91

As per NLog's documentation:

Most applications will use one logger per class, where the name of the logger is the same as the name of the class.

This is the same way that log4net operates. Why is this a good practice?

1
  • 1
    hmm. seems there are two issues here - one is having an actual log object per class, and one is having the name of the log be the same as the class. Commented Jun 29, 2010 at 19:17

10 Answers 10

62

With log4net, using one logger per class makes it easy to capture the source of the log message (ie. the class writing to the log). If you don't have one logger per class, but instead have one logger for the entire app, you need to resort to more reflection tricks to know where the log messages are coming from.

Compare the following:

Log per class

using System.Reflection;
private static readonly ILog _logger = 
    LogManager.GetLogger(MethodBase.GetCurrentMethod().DeclaringType);    

public void SomeMethod()
{
    _logger.DebugFormat("File not found: {0}", _filename);
}

One logger per app (or similar)

Logger.DebugFormat("File not found: {0}", _filename); // Logger determines caller

-- or --

Logger.DebugFormat(this, "File not found: {0}", _filename); // Pass in the caller

Using the second example, the Logger would need to build a stack trace to see who was calling it or your code would always have to pass in the caller. With the logger-per-class style, you still do this, but you can do it once per class instead of once per call and eliminate a serious performance problem.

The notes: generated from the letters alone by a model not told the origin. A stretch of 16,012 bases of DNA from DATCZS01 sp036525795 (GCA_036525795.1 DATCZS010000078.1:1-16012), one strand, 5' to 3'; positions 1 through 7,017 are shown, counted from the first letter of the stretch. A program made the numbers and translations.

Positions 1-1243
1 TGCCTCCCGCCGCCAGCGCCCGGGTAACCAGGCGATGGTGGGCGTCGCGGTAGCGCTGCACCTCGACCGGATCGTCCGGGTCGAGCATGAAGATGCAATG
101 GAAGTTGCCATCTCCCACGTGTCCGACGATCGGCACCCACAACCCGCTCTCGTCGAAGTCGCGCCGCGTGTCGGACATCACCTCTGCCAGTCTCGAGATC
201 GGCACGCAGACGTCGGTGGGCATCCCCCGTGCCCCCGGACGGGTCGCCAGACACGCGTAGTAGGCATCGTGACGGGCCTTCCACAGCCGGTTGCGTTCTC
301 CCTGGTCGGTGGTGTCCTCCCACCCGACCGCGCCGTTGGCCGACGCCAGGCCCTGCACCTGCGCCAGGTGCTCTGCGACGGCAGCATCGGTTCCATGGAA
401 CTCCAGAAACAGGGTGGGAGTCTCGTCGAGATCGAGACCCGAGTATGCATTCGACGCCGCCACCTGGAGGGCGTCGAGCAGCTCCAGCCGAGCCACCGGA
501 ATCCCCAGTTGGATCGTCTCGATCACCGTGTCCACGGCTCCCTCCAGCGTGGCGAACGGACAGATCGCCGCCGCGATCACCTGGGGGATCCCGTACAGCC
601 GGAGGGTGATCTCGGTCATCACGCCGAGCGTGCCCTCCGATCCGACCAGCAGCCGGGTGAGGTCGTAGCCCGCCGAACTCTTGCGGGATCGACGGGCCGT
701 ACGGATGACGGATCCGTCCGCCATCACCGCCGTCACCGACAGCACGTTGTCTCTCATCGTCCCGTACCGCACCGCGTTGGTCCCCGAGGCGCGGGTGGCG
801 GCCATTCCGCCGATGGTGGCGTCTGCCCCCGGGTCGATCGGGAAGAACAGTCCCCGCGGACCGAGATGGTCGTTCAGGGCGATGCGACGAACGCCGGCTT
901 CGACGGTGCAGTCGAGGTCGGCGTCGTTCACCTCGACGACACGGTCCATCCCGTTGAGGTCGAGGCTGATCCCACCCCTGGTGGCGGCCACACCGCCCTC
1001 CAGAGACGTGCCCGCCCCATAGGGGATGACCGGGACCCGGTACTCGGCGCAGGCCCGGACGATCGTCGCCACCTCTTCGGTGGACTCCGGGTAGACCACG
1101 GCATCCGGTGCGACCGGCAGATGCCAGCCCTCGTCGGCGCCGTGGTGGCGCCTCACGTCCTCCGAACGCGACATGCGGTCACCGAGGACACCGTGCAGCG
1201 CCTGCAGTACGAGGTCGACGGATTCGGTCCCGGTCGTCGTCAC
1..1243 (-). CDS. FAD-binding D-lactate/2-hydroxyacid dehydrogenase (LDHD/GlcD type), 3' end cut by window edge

5
  • Thanks, that helps to clarify things. We were just manually putting the class name and method into the message (i.e. "ImageCreator.CreateThumbnail() called"), but it's better if the logger can handle it.
    – Daniel T.
    Commented Jun 30, 2010 at 19:40
  • 1
    Just FYI, its become "better" practice to have a Logger per instance, rather than per class (i.e. static) because that makes it easier to capture information such as thread information. Obviously it's a matter of taste, no "hard and fast rule", but I wanted to just throw that out. Commented Aug 14, 2010 at 21:59
  • 7
    @will, can you explain that a little more? When logging using a Logger per Class, I always log the thread ID so the logger can get the current thread information. Any other thread info would be available to the logger as well. Commented Aug 23, 2010 at 16:01
  • @Jeremy Wiebe: Is this the only reason? Functionally there are no problems if I use single global variable of type logger for whole app? Commented Oct 21, 2015 at 21:11
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    @Giorgi No, I don't think so. You can get alot of this information these days with the CallerInformation attributes which makes the one logger per class a little less relevant - msdn.microsoft.com/en-us/library/hh534540.aspx Commented Nov 24, 2015 at 23:08